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Montreal terrace closures: 2 fire service employees suspended in wake of fiasco

Two employees with the City of Montreal’s fire service have been suspended following the controversial closing of restaurant terraces on Peel Street during Grand Prix weekend. 

“The situation was concerning so the city manager’s office decided to launch an internal, administrative investigation to shed light on what happened because … what happened was unacceptable and, so far, the city manager’s office decided to suspend one employee,” said Luc Rabouin, the president of the mayor’s executive committee, during a press conference on Monday afternoon. 

He declined to provide further details about the suspension at the Service de sécurité incendie de Montréal (SIM). 

On Monday evening, Noovo Info reported that a second SIM worker had been supended, and that both employees were suspended with pay pending the investigation. 

At around 9 p.m. on Friday night, fire prevention officers with the SIM told multiple businesses to close down their terraces for alleged fire code violations otherwise their entire restaurants would be forced to close. 

Montreal Mayor Valérie Plante asked for a post-mortem to be carried out after the incident, which led to multiple terraces being shut down during one of the busiest nights of the year for bars.  

Ferreira Café was one of the establishments that was targeted and owner Sandra Ferreira posted a tear-filled message about the ordeal on her Instagram after evacuating her packed terrace. Her video has racked up more than two million views. 

In an interview with CTV News on Monday, she described how upsetting it was to kick her customers out.

“I was so angry and that’s why I started crying. And I started crying in front of the gentlemen when they asked me to evacuate,” she told CTV News. 

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‘Heavy-handed’ approach

Rabouin said ensuring compliance with fire safety regulations is important, but that he was concerned about the “heavy-handed” approach the fire prevention workers took when paying the restaurants a visit on Friday night.

“We cannot decide the operations of the SIM as elected officials but sincerely I think that there are other ways to be sure that we are able to enforce [the rules] and coming during the rush hour doesn’t seem to be the best idea,” he said. 

Luc Rabouin, the president of the mayor’s executive committee, speaks to reporters on Monday, June 10, 2024. (CTV News)

“It’s a shock for them, it’s a shock for us,” he added, in reference to how the situation was handled. “We find that it’s unacceptable.”

Alain Creton, the owner of Chez Alexandre, says in his 47 years in business he’s never experienced anything like this and he hopes it never happens again.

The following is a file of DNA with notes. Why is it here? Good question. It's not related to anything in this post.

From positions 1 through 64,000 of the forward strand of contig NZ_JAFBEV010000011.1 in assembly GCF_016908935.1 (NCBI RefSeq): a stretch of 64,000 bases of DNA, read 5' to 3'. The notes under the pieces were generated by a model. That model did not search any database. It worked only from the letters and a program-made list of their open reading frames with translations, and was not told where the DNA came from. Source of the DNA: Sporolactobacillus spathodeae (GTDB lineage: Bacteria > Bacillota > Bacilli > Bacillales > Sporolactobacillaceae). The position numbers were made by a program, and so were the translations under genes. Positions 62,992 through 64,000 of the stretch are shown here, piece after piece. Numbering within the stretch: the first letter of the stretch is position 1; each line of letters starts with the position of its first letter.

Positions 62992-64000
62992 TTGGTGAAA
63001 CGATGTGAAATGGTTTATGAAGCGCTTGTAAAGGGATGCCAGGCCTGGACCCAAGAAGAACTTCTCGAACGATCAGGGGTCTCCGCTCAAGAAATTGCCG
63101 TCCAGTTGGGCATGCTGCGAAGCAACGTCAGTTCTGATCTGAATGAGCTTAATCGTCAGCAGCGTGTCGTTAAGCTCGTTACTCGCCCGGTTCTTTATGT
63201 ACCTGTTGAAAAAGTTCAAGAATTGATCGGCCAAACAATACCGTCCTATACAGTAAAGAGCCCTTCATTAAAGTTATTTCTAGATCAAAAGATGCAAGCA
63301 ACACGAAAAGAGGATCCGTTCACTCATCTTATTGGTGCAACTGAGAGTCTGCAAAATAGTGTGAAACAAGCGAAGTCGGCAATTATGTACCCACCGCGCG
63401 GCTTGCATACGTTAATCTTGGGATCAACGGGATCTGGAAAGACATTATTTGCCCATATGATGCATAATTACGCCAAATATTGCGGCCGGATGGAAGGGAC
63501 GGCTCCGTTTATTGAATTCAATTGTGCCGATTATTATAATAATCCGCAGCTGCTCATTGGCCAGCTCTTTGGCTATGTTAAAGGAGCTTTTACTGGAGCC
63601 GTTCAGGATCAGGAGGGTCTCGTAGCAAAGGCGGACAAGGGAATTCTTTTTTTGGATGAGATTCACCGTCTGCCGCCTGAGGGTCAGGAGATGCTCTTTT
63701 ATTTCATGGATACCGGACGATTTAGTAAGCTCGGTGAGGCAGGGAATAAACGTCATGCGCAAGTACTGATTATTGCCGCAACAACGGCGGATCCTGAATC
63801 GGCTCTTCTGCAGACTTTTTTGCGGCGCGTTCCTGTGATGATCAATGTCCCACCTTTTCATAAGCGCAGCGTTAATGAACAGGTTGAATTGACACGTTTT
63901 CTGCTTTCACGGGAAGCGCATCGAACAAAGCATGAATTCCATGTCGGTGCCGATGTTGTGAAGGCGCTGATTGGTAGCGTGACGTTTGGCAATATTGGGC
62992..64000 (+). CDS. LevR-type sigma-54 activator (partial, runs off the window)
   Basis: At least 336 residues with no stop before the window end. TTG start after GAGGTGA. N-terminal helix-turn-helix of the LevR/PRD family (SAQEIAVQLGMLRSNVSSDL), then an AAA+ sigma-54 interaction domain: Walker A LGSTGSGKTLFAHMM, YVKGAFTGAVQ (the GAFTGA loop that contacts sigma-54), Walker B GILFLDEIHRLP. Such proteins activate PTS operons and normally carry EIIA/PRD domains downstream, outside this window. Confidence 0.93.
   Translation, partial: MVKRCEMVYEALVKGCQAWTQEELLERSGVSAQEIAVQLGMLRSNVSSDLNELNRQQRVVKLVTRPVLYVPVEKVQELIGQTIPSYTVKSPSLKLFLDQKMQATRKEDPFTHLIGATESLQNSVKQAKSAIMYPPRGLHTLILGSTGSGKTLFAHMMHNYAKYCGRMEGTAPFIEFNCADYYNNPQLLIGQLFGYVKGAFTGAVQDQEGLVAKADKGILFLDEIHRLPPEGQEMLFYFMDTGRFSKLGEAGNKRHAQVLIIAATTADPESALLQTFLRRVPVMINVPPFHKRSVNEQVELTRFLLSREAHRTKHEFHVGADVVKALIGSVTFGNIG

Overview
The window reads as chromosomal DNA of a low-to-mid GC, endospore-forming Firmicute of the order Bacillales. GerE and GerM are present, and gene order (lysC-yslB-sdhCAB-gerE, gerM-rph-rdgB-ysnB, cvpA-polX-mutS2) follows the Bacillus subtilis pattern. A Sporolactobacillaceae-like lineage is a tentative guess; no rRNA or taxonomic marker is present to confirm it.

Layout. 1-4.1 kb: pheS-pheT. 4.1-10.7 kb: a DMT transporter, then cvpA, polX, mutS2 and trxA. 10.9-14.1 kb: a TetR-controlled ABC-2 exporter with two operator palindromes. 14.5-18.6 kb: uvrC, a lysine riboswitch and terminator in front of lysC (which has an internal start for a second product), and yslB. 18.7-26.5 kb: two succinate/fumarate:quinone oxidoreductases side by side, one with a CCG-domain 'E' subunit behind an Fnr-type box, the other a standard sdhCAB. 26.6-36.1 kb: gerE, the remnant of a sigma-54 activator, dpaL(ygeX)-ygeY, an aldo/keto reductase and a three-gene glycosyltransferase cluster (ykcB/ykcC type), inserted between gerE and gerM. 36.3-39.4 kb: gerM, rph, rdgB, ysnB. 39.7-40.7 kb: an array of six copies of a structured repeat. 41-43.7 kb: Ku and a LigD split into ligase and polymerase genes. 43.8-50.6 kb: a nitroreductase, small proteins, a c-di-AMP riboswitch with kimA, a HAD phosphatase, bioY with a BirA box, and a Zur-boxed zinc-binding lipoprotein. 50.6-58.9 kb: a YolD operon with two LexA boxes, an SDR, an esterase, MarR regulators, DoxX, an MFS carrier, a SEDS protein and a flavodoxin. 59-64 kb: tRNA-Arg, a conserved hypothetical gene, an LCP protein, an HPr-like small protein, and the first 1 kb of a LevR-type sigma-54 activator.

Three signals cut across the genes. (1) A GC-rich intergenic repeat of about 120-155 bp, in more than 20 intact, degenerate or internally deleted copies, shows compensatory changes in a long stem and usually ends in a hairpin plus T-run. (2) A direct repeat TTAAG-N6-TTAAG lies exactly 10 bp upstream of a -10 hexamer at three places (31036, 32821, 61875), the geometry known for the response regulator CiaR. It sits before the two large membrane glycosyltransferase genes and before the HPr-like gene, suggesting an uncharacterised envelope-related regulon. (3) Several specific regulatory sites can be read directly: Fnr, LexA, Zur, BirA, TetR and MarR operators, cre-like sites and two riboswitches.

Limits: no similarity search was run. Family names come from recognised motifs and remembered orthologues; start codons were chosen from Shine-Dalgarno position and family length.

“It’s a shame. Shame for us, shame for Montreal,” he said, adding that he lost 75 per cent of his business on Friday night.

The city gave Peel Street businesses special permission to open the terraces, even though the fire service insisted they were non-compliant and claimed it warned businesses of this 10 days before the intervention.

With tents taken down, the merchants say it could have been handled better.

Rabouin said city officials met with them on Monday and that the administration is looking for solutions to prevent this from happening again.

Meanwhile, opposition party Ensemble Montreal said the city administration should question fire officials in front of council so that the public can get answers on the “monumental fiasco” that tarnished the city’s reputation.

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Julien Hénault-Ratelle, the party’s economic development critic, blamed the “shameful” incident on a lack of co-ordination and communication between the fire prevention team and the borough administration led by Plante. 

He said her administration should question fire officials in front of council so that the public can get answers on the “monumental fiasco” that tarnished the city’s reputation.

He said the closure, while it affected only a few restaurants, is only the latest challenge for struggling downtown businesses. “There are issues with cleanliness, the cohabitation with the homeless within downtown Montreal, and right here we have a work site right next to the street,” he told reporters. “All of those issues are very hard for all of the business owners.”

With files from CTV Montreal’s Olivia O’Malley and The Canadian Press

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